The ACCC has just released its Compliance and Enforcement Policy for 2015. The Policy contains priorities and areas of activity which the ACCC will emphasise when undertaking compliance and enforcement. It is clear from past experience that the ACCC 'walks the talk' when it comes to its areas of focus. Partner, Anne Freeman summarises the priorities.
There are certain specific areas that are considered “enduring priorities” for the ACCC. That is, these areas are integral to the enforcement functions of the ACCC.
The ACCC currently has about 12 in depth cartel investigations underway, and has established a new group dedicated to investigating serious cartel conduct, working closely with the Commonwealth DPP. This year, the ACCC will focus on cartel activity in government procurement.
During the course of 2014, a number of anti-competitive matters received attention. There were proceedings concerning Cement Australia as well as those relating to Flight Centre. Penalties are due to be imposed in the former and an appeal decision expected in the latter. There will also be a hearing of the case against the CFMEU in relation to alleged secondary boycott activity.
The ACCC has approximately 30 in depth investigations underway in relation to anti-competitive behaviour. We can expect further proceedings issued this year.
Misuse of market power
The ACCC acknowledges that misuse of market power cases are difficult, given the resources they require to litigate and because the businesses involved are very well-resourced. However, it remains an area of intense focus. There are approximately 10 in depth investigations underway into alleged misuse of market power.
The ACCC has indicated that product safety is a long-term priority. It has warned businesses which source finished goods from countries with lower production costs to ensure they are confident about the quality of the goods, otherwise they face possibly huge recall and other costs, including damages claims.
Medical and Health
A new priority area is the medical and health sector. In the area of competition, focus will be on complaints about attempts to limit access to products, patients, procedures or facilities. The ACCC has recently commenced proceedings in this regard against the Little Company of Mary, in which it is alleged the company imposed anti-competitive conditions on medical practitioners working in the company’s Wagga Wagga hospital. A range of consumer issues including unconscionable and misleading or deceptive conduct are also being investigated in this sector.
Truth in Advertising
There will be ongoing scrutiny of advertising claims. This is likely to include credence claims, an area of significant activity for the ACCC in 2014. ACCC Chairman, Rod Sims, has emphasised the need to ensure that big business is not misleading consumers in its advertising, particularly in ways where the consumer is unaware of the falsity of claims made.
The online market remains a focus for 2015. It could be expected that there will be ongoing focus on drip pricing and false testimonials, which were of interest in 2014.
Given the recent changes to the Franchising Code of Conduct, which provide the ACCC with the power to:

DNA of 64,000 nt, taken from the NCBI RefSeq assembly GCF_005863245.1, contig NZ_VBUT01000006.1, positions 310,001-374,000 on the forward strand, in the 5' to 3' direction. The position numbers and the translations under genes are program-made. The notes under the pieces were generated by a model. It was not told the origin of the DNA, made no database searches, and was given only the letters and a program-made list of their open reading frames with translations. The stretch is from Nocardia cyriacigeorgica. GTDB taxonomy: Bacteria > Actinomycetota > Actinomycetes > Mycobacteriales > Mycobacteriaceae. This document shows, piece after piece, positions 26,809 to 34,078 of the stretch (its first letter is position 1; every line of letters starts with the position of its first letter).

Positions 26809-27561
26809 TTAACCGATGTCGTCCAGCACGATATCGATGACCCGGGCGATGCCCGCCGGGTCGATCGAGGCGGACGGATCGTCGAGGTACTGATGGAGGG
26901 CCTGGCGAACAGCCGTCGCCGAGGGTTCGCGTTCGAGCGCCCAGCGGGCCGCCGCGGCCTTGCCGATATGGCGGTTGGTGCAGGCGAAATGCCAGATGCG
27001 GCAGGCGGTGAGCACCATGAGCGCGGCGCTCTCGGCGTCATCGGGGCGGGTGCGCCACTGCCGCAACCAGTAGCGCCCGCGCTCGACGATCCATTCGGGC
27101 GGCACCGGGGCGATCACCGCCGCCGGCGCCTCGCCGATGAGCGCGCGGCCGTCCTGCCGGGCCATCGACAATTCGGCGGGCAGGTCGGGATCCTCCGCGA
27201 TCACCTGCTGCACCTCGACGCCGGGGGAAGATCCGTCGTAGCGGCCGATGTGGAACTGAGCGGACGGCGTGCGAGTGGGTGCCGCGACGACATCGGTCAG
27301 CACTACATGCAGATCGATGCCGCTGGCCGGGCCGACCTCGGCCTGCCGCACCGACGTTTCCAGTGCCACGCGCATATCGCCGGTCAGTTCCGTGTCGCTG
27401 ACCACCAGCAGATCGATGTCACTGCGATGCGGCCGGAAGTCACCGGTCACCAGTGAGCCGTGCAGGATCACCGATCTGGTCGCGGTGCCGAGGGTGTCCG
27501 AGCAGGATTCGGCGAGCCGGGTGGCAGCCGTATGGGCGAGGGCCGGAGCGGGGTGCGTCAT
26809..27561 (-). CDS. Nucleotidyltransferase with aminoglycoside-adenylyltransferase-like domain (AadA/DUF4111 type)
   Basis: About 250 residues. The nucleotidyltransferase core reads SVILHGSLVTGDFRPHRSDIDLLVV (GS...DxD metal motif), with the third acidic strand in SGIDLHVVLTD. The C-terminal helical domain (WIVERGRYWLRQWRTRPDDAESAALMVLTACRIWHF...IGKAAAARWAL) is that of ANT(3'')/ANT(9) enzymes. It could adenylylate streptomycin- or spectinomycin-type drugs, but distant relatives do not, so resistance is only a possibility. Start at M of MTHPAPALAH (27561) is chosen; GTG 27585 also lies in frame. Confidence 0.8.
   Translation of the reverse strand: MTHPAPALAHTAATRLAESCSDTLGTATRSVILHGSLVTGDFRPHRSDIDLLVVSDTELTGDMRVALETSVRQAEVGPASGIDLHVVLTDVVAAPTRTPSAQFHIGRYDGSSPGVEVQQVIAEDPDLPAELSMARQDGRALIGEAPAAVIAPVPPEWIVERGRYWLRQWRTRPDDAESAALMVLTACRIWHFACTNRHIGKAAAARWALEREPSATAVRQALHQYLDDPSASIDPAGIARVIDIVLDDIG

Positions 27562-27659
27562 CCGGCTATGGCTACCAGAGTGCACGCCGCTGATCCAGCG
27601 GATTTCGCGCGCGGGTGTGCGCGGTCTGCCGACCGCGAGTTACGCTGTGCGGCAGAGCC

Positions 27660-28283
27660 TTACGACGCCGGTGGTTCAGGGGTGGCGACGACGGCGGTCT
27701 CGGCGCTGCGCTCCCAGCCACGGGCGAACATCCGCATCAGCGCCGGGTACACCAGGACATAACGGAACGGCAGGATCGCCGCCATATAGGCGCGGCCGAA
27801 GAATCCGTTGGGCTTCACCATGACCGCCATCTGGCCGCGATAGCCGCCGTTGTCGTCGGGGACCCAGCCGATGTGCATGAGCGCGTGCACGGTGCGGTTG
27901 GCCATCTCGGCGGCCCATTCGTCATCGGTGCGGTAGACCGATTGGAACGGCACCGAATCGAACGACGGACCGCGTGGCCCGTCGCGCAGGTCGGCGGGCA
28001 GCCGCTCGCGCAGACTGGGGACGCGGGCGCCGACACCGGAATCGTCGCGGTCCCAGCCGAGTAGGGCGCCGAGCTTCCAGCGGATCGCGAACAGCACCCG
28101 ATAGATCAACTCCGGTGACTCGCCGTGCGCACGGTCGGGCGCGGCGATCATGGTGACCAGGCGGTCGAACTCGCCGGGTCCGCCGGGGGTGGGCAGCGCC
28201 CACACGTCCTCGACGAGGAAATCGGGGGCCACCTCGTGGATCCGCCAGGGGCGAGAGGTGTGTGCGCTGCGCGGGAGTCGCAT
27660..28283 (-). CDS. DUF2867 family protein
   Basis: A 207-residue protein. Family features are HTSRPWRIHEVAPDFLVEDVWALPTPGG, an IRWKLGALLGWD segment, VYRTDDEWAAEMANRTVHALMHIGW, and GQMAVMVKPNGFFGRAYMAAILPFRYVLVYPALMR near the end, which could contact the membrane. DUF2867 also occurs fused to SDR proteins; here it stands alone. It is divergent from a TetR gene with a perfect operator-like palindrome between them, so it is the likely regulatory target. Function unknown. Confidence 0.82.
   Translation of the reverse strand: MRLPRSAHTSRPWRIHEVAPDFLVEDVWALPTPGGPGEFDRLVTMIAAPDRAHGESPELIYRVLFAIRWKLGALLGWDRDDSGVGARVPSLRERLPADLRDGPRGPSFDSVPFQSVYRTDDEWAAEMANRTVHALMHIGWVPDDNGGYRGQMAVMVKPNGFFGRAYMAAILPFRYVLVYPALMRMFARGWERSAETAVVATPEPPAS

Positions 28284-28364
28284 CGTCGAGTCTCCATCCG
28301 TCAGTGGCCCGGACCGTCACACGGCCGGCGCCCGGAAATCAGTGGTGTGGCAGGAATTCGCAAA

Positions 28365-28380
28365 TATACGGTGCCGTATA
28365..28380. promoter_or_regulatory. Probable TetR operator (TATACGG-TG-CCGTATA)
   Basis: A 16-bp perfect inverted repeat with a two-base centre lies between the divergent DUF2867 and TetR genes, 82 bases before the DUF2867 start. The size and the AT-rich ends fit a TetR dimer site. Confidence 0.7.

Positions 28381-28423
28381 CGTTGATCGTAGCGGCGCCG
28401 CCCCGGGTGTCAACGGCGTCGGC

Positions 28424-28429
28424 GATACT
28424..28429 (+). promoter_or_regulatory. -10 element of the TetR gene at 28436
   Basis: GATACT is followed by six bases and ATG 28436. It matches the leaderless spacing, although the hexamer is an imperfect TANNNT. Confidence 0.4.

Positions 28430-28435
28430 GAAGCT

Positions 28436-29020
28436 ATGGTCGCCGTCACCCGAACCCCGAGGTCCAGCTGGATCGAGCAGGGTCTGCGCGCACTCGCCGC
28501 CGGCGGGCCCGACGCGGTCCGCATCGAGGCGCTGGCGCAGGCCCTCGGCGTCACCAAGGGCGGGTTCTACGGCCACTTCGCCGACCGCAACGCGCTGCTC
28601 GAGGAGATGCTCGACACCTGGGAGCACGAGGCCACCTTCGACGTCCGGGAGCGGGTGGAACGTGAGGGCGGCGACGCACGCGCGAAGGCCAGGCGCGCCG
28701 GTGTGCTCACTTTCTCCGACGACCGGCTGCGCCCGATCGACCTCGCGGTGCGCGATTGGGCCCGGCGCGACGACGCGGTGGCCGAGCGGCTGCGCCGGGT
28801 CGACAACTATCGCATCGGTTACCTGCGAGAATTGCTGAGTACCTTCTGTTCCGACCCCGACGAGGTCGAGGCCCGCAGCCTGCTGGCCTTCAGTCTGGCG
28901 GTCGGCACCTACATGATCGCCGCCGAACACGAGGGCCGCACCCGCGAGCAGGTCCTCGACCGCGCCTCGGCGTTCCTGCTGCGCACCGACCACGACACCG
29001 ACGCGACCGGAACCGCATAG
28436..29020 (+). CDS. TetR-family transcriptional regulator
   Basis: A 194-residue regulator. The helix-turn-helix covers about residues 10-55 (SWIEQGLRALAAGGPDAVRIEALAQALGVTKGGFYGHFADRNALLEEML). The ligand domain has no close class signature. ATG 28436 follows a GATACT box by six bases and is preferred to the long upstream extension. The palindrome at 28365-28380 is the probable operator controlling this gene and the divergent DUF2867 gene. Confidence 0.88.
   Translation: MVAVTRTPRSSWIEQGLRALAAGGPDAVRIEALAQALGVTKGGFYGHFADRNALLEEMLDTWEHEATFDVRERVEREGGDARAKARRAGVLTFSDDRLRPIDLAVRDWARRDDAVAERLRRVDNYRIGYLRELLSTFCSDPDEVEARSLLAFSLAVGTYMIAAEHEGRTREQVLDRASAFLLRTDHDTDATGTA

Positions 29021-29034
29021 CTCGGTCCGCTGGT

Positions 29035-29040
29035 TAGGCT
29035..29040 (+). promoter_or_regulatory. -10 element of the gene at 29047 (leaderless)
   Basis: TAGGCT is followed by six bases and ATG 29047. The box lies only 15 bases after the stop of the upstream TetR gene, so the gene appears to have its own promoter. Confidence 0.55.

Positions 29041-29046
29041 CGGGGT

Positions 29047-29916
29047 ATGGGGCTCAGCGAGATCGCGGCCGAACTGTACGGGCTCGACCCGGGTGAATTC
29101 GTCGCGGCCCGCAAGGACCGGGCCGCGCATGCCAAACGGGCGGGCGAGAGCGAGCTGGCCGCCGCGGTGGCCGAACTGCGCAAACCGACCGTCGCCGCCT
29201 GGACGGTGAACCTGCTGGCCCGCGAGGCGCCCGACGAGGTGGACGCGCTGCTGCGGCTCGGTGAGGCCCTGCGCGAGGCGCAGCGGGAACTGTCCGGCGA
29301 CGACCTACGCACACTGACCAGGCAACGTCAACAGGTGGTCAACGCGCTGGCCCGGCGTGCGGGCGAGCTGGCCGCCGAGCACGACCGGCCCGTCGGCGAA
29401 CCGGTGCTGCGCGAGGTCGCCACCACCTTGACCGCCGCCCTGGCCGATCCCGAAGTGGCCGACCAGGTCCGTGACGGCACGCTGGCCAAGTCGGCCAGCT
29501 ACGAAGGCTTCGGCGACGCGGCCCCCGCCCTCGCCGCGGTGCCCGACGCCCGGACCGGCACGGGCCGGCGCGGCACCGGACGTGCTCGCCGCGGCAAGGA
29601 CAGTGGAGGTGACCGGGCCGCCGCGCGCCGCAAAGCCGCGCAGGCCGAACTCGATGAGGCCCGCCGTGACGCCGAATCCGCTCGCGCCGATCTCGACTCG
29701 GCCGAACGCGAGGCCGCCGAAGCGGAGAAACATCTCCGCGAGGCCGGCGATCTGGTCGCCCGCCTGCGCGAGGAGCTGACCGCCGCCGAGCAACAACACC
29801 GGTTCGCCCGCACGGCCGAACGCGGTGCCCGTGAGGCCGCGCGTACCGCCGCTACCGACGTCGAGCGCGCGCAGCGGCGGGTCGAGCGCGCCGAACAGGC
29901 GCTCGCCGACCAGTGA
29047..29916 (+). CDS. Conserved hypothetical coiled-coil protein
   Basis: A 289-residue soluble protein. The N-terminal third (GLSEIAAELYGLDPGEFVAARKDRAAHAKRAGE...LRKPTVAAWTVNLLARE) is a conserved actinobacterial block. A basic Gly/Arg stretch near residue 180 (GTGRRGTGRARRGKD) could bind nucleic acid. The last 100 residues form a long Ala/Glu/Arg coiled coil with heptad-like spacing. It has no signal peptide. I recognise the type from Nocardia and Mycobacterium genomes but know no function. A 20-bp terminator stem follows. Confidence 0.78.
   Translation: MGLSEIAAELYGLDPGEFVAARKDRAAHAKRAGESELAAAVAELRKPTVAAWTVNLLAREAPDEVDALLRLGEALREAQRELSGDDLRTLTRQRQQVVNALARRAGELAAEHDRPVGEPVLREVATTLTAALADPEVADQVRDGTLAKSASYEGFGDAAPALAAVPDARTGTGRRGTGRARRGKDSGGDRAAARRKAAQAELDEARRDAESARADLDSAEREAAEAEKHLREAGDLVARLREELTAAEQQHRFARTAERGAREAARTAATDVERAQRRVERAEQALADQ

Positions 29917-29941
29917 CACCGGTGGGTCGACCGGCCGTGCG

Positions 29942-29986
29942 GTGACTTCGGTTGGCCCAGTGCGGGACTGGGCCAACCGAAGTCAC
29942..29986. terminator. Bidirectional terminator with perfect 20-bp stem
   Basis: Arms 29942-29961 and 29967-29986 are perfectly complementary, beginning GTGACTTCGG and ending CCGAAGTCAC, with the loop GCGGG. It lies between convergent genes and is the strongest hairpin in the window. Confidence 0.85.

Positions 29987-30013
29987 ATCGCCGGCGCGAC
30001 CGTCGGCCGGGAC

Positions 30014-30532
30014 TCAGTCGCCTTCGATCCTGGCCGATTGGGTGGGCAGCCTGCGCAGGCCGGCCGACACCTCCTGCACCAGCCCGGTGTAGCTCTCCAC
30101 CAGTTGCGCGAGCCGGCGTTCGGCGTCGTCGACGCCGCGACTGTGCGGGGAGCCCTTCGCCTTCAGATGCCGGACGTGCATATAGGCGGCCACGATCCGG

- issue infringement notices where the ACCC has reason to believe there has been a contravention of the Code
- seek penalties of up to $51,000 from the Court for serious breaches of the Code
franchisors should expect a lot of activity in this area.
There will also be a focus on the introduction of the Grocery Sector Code of Conduct.
Highly Concentrated Sectors
In 2015, as in previous years, the ACCC will be seeking compliance and enforcing competition and consumer issues in highly concentrated sectors. That means that those in the supermarkets and fuel sectors can expect to receive ongoing attention from the Commission.
The ACCC has indicated its ongoing collaboration with other regulators to disrupt scams. It is committed to disrupting dating and romance relationship scams.
The ACCC has flagged that it will continue to be vigilant with respect to vulnerable consumers. They include indigenous consumers, older consumers and those newly arrived in Australia.
Given the repeal of the carbon tax, the ACCC will continue to monitor pricing and any cost consequences to consumers. It is due to report in April and July on this area.
With respect to regulatory issues, the ACCC will continue its roles relating to the various infrastructure sectors. Of particular focus is the communications industry and the ACCC will scrutinise the roll-out of the NBN for any competition issues.
The ACCC has been asked to review water charge rules, which regulate charges for water infrastructure, planning and management. It intends to carry out extensive public consultation in so reviewing.
The ACCC’s Compliance and Enforcement Policy for 2015 provides some valuable insight for businesses. Whilst the ACCC will continue to evaluate specific types of anticompetitive conduct and misleading conduct, the Policy informs businesses as to areas of activity for compliance and enforcement. Whilst some priorities are industry specific, there are a number of areas that businesses should be vigilant in ensuring compliance.
We know from past experience that the ACCC takes its yearly priorities into serious consideration when determining what enforcement action it will take. Businesses should take heed, be proactive and take steps to ensure they aren’t on the receiving end of the ACCC’s attention.